Spirit photographs functioned in quite a different way to the monumental, closed, mute, funeral portrait. The portrait photograph has often been associated with the irrevocability of death because it freezes a moment of life permanently in the past, while giving it only a vicarious presence in the present. In this morbid theory the photograph intimates our own mortality because one day we, too, will remain frozen in time. In a sense the photograph ‘corpses’ time. Spirit photography was such a compelling idea during this period because it took the ‘corpsed’ photograph and miraculously revivified it as evidence of life beyond the grave. By inserting a ghost into the photograph, it made the photograph itself less corpselike. It reversed the past tense, the ‘that has been’ of the photograph, into a future tense: ‘this will continue to be’.
I’ve been guiltily fascinated by spirit photography for a couple of years now. Very much against my better judgement I’ve devoted my time to becoming an expert on spirit photography, and have published a small biography of Mrs Deane. I just haven’t been able to stop myself going back day after day to libraries and archives to find out more about Spiritualism and early spirit photographers. In the Cambridge University Library I came across nearly one thousand spirit photographs taken by Mrs Ada Deane, pasted in grids of twelve into the pages of four large leather bound albums. I got Cambridge to make copies of some of the photographs for me and I burrowed into them with Photoshop to produce a series of art works for an exhibition. I found myself gravitating not to the spirit ‘extras’, but to the faces of those who had paid for their sitting with Mrs Deane. These people, once so desperate for an image of their departed loved ones, are now themselves all dead also, but ironically revenant in the photograph. As they were photographed in the act of channelling an image from the Other Side their faces appeared confused, doubtful, worried, tired and distracted.
I also published a small biography of Mrs Deane which I conceived of as a kind of artist’s book. The Spiritualists where prolix writers and enthusiastic publishers, and I found many journals, pamphlets, proselytising tracts and reminiscences to draw on. I collected all the ones relevant to Mrs Deane and then ordered them into a narrative and strung them together by either directly quoting, or closely paraphrasing them. I tried to retain the flavour of their original prose—which is always pulled between the breathless excitement the writer obviously feels for what they are experiencing, and the need they also feel to appear to be sober and dispassionate in their reporting of positive evidence for spiritualist phenomena—while homogenising and modernising the texts just enough to make it a smooth read. I sometimes thought that I was acting as an amanuensis for these people. Although I remain a materialist, my enthusiasm for their enthusiasm matched their enthusiasm for what was to them the manifest truths of spirit photography and automatic writing.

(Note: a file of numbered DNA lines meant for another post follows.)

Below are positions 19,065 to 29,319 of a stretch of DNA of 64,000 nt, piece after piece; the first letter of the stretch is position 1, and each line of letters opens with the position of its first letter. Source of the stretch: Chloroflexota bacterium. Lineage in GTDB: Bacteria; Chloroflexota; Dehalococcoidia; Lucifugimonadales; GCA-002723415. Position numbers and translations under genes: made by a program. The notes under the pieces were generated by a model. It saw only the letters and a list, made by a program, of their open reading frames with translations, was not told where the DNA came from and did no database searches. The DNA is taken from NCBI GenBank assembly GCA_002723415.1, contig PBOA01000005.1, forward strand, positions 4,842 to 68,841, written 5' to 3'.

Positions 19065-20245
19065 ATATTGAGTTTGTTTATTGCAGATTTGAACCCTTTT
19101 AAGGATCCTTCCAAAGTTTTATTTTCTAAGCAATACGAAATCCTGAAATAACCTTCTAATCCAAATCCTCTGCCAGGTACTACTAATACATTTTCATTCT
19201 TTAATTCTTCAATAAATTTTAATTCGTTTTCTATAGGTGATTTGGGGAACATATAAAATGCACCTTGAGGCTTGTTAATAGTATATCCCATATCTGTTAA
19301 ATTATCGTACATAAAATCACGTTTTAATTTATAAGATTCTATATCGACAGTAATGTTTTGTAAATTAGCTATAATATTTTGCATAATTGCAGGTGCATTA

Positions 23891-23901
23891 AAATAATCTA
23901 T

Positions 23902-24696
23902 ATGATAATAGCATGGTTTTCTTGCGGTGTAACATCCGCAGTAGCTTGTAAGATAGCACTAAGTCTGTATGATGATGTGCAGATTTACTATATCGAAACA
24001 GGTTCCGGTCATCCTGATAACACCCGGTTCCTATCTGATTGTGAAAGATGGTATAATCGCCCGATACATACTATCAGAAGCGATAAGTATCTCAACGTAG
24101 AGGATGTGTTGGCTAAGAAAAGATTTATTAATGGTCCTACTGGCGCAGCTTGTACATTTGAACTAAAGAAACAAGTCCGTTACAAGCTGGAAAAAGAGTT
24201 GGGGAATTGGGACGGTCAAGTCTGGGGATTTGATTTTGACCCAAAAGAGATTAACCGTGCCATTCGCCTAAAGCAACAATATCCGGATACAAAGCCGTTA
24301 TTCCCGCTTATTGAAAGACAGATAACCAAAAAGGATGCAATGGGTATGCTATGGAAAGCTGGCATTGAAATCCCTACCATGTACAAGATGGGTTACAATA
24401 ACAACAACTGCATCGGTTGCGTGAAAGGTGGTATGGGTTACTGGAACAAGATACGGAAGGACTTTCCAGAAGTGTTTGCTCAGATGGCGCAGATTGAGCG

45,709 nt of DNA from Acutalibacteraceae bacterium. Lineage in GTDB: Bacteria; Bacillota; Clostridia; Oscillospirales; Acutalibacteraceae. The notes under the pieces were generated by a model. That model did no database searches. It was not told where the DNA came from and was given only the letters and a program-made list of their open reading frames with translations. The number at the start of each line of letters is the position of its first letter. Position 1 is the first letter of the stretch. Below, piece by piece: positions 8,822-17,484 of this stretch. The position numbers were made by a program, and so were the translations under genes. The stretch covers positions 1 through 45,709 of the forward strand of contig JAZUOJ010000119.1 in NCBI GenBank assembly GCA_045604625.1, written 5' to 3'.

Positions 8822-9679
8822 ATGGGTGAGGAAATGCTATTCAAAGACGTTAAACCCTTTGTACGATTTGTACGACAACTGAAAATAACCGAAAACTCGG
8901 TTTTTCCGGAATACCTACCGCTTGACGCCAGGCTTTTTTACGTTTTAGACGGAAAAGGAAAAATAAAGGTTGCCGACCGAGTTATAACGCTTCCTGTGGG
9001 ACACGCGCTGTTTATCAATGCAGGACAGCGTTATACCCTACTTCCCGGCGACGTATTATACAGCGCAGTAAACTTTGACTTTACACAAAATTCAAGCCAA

Besides spirit photography there were many other ways in which the dead made their continuing existence known to the living. Spirit guides acted as go-betweens, taking possession of the medium, speaking with her voice, and relaying messages from relatives and loved ones whilst she was in a trance. Spirits also moved planchettes or ouija borads to speel out messages letter by letter, or tapped in code. But beside the direct voice trance medium the most common means of communication was automatic writing. This was done either in a complete trance or whilst semiconscious.
Within Spiritualism theories of automatic writing didn’t draw on models of inspiration, delirium or poetic suggestion, rather they drew on technological models of telecommunication. For instance the experience of William Howitt is described by his daughter.
My father had not sat many minutes passive, holding a pencil in his hand upon a sheet of paper, ere something resembling an electric shock ran through his arm and hand; whereupon the pencil began to move in circles. The influence becoming stronger and ever stronger, moved not only the hand but the whole arm in a rotary motion, till the arm was at length raised, and rapidly— as if it had been the spoke of a wheel propelled by machinery—whirled irresistibly in a wide sweep, and at great speed, for some ten minutes, through the air. The effect of this rapid motion was felt by him in the muscles of the arm for some times afterwards. Then the arm being again at rest the pencil, in the passive fingers, began gently, but clearly and decidedly, to move.